Brill’s New Pauly Supplements II - Volume 9 : The Early Mediterranean World, 1200–600 BC

Get access Subject: Classical Studies

Ranging in time from the end of the Bronze Age to the dawn of the so-called historical period (12th-6th centuries BC), this compendium presents the first complete survey of the early history of all the cultures along the coasts of the Mediterranean. In addition to the Phoenicians, Greeks and Etruscans, these also include many other peoples, such as the Iberians, Ligurians, Thracians, Phrygians, Luwians, Aramaeans and Libyans. The volume brings together the knowledge gained from material, textual and pictorial sources in all disciplines working in this field, including Near Eastern, Phoenician, Carthaginian and biblical archaeology, Aegean and North African studies, Villanovan studies and Etruscology, Iberology, early Greek historiography and Dark Ages studies. As a whole, this period was characterized by the intermingling of cultures around the Mediterranean Rim, and the main focus of content is therefore on contacts, the transfer of culture and knowledge and key common themes, such as mobility, religion, resources, languages and writing. With indices and numerous tables and maps of Pauly quality.

More information: Brill.com

1.1. Landscapes of the Mediterranean world

(3,849 words)

Author(s): Von Rüden, Constance
A. The concept of ‘landscape’ [German source] ‘Landscape’ as the term is used here should not be understood in an idealized aesthetic sense, but rather in the sense prevalent in culture studies: as the subjective perception and construction of a space informed by culture. ‘Landscapes are created by people – through their experience and engagement with the world around them. They may be close-grained, worked-upon, lived-in places, or they may be distant and half-fantasised’ [4 1]. Approaching the subject in this way makes it possible to discuss in coherent and balance…
Date: 2018-08-16

3.7.1. Languages and scripts

(4,670 words)

Author(s): Meiser, Gerhard
A. Introduction [German source] The use of writing was known in a number of regions around the Mediterranean between ca. 1600 and 600 (cf. fig. 2; on the topic of literacy/orality, cf. Written sources 1.4.1.). The places where writing first arose warrant first mention: Egypt, where the hieroglyphic and cursive hieratic scripts developed side by side since the late 4th millennium; Mesopotamia, where Sumerian cuneiform arose during the same perio…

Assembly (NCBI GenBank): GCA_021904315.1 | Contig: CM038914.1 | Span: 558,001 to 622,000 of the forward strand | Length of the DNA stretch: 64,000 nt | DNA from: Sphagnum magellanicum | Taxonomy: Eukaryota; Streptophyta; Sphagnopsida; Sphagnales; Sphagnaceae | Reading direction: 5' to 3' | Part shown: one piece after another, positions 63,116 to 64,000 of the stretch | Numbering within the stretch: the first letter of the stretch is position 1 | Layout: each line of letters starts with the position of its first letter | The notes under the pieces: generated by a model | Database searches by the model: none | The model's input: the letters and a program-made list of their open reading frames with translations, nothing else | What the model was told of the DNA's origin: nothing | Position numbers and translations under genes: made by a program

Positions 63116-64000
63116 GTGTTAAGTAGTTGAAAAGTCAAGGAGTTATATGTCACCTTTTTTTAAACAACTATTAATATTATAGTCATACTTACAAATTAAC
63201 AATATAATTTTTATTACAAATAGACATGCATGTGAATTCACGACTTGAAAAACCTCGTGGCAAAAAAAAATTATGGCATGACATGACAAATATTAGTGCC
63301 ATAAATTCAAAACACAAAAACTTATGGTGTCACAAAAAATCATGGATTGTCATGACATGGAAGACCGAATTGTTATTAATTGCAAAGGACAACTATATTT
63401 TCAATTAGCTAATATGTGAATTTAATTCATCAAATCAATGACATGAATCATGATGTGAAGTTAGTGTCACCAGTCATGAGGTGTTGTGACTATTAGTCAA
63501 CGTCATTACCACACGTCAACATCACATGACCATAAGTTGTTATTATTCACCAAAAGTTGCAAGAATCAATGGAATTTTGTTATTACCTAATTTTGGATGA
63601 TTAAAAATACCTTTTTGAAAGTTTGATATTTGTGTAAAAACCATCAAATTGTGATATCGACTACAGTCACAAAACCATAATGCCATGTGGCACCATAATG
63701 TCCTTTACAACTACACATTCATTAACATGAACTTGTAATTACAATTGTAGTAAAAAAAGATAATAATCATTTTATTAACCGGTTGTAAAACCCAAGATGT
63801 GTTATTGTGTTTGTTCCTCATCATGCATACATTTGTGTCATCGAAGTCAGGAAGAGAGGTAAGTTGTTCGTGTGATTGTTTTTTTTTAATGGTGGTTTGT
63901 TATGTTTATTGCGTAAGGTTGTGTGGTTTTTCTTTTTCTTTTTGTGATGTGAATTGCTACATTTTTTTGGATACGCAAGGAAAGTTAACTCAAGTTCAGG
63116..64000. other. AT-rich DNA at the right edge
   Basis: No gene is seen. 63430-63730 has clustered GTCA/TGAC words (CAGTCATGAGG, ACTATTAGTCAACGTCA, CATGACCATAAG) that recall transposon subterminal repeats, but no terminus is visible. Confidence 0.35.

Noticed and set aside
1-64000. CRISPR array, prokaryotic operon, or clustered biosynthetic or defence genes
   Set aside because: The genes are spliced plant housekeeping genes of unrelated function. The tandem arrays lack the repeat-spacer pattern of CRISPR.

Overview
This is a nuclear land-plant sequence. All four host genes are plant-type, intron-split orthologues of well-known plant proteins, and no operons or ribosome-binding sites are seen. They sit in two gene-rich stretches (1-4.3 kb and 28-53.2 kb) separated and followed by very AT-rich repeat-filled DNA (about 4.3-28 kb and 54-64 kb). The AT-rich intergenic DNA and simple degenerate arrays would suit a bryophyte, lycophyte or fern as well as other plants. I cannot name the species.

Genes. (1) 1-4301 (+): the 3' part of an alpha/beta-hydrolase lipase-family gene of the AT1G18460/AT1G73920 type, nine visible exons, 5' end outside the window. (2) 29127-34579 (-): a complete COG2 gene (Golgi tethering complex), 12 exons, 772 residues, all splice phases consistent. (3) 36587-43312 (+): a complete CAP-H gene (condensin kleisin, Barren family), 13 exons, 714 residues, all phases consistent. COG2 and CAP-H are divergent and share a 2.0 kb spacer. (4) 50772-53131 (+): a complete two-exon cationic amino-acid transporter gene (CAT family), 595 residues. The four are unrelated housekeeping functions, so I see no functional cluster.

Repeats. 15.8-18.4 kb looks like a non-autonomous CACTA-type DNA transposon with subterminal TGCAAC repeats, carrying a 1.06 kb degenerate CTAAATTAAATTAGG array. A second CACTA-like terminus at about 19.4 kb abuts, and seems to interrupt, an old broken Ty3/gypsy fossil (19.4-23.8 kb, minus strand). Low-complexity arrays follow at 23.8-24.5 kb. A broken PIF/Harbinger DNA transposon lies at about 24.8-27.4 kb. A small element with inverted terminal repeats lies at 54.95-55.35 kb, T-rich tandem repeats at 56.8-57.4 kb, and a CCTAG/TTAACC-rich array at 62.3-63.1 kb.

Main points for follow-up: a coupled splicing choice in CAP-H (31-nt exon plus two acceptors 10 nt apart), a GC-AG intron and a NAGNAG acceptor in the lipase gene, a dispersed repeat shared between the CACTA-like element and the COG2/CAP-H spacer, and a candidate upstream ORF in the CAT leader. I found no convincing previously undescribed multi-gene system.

Date: 2018-08-16

2.1.3. Late/Final Bronze Age Levante

(1,458 words)

Author(s): Bartelheim, Martin
A. Geography and chronology [German source] The name Levante denotes the region of the Iberian Peninsula on the east coast between the Iberus/Ebro River to the north and the Segura to the south. Mountain chains border this flat, fertile landscape to the west, separating it from the high plateau of the southern meseta, to which only a few river valleys (e.g. Segura, Júcar, Vinalopó) permit one to cross relatively easily.The chronology of the BA in the Spanish Levante today largely follows the periodization of the so-called Bronce Valenciano elaborated by [6], which for the period …
Date: 2018-08-16

2.3.9. Latial Culture

(3,899 words)

Author(s): Zuchtriegel, Gabriel
A. Name, location and language [German source] The Latin-speaking population groups south of the Tiber were known as  Latins/ Latini since at least the 7th century (BNP Atlas 67; Languages and scripts 3.7.1.). Hesiod already mentions a King  Latinus (Hes. Theog. 1011–1016). An Etruscan inscription of the second half of the 7th century at  Veii mentions one  Tite Latine, probably meaning ‘Titus the Latin’ (ET Ve 2.4; cf. also Ta 7.5 from the Tomba degli Auguri, dated to ca. 530, at Tarquinia 2.3.7.: Latiθe of  Latium?). Roman Republican and Imperial sources call the region bet…
Date: 2018-08-16

2.5.7. Lefkandi

(1,402 words)

Author(s): Ruppenstein, Florian
A. Settlement [German source] British archaeologists began to excavate Lefkandi, on the west coast of  Euboea (2.5.4.) between Chalcis and Eretria, in 1964. For two reasons, the site was a great stroke of good fortune for the study of EIA Greece. For one thing, the finds suggest that Lefkandi was one of the most important settlements in Greece in the early 1st millennium, with commercial relations far afield. For another, the settlement was permanently abandoned at an early date, so that the findings were not destroyed by subsequent overbuilding.Lefkandi was permanently inhabited …
Date: 2018-08-16